Thursday, 24 Sep 2020

Coronavirus: Australia records 17 more deaths as Victoria cases continue slowing trend

SYDNEY (REUTERS) – Australia recorded a further 17 new coronavirus deaths on Sunday (Aug 23) but infections in the hard-hit state of Victoria, the site of all the latest deaths, are showing a downward trend, the authorities said.

Other than in Victoria, which accounts for over 80 per cent of Australia’s Covid-19 deaths due to a second wave of infections, the country has largely avoided the high casualty numbers of many nations, with about 24,500 infections and 502 deaths.

Globally, nearly 5,900 people are dying every 24 hours from Covid-19 on average, according to a Reuters tally, with the United States, Brazil and India leading the rise in fatalities.

Victorian Premier Daniel Andrews said the state, which is almost halfway through a six-week lockdown, had confirmed 208 new infections in the preceding 24 hours. That was higher than the 182 new cases reported on Saturday, but was still lower than the weekly average, he said.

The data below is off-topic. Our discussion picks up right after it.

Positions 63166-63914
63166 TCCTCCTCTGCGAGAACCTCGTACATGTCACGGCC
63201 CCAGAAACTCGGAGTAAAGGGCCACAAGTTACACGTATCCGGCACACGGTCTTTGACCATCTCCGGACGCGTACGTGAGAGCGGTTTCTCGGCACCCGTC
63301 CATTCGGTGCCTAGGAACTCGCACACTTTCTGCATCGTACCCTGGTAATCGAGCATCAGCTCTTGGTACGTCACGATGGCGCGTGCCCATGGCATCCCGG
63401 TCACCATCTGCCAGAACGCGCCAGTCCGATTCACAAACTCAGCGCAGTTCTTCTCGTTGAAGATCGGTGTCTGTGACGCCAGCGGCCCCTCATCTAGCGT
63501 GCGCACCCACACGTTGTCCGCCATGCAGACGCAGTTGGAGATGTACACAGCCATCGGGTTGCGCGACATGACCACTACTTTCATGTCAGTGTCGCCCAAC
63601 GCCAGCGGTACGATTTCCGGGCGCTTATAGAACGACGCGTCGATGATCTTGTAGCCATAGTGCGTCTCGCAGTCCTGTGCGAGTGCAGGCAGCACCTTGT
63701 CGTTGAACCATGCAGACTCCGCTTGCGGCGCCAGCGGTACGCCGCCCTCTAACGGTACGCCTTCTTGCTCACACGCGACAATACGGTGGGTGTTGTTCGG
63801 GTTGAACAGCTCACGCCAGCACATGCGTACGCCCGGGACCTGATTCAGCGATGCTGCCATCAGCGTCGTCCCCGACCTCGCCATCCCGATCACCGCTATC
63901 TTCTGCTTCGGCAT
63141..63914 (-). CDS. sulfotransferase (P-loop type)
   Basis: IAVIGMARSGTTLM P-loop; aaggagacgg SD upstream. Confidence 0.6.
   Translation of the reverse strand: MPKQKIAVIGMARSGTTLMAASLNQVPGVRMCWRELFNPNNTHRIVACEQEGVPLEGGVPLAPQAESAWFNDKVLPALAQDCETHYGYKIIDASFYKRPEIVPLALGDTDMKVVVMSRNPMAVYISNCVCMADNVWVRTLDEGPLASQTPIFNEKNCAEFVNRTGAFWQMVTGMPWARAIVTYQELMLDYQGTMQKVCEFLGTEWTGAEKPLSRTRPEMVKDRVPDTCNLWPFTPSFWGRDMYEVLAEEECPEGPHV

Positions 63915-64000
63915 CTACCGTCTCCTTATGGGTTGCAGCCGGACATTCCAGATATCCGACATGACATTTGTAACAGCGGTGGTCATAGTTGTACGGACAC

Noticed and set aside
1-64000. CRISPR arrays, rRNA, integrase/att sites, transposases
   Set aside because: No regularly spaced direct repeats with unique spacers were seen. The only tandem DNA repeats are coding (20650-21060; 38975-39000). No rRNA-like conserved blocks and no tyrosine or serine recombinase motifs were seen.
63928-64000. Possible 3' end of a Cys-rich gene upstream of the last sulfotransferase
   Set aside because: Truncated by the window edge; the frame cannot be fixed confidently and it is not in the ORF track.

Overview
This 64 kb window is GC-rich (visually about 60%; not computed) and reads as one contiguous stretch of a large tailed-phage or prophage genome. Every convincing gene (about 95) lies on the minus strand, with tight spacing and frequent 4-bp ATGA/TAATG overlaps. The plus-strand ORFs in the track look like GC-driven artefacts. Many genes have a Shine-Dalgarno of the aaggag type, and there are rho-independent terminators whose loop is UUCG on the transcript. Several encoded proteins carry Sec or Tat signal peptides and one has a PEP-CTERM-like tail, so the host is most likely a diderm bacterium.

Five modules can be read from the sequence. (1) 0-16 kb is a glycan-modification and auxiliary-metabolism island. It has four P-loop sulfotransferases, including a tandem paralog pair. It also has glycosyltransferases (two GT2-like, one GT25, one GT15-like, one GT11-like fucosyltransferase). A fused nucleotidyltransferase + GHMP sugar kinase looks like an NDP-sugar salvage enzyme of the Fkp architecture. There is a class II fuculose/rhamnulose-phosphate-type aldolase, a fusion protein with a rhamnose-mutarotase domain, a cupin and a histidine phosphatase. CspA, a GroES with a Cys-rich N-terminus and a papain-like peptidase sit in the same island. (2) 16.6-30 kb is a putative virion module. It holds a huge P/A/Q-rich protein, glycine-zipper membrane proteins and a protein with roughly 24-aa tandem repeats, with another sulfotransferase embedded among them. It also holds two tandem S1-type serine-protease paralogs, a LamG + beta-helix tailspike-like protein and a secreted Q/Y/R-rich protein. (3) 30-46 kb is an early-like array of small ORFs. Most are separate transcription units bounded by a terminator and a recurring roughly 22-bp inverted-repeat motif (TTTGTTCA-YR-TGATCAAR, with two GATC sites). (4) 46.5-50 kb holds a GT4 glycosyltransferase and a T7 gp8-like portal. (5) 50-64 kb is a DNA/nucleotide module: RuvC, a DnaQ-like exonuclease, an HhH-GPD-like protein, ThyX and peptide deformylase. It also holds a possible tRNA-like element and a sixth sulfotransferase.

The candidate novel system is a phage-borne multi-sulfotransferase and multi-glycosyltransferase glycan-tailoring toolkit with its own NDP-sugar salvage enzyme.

“We’re going to defeat this second wave,” Mr Andrews told reporters. “And then we’ll be able to begin the process of opening up. Exactly when that is, we can’t give people a definitive date. But… my aim is to round out the year with something – a Covid normal.”

He said 11 of the 17 deaths confirmed in the 24 hours to Sunday were linked to virus outbreaks at aged care facilities.

The neighbouring state of New South Wales, the most populous, and the north-eastern state of Queensland reported five new cases combined on Sunday. Western Australia reported one new infection, the first confirmed case since last Wednesday.

As the spread of the disease slows, state and federal governments have been discussing easing the cap on returning Australians of 4,000 per week to help repatriate those stranded overseas, the Sydney Morning Herald reported on Sunday.

A spokesman for the prime minister’s office did not immediately return requests for comment.

Source: Read Full Article

Related Posts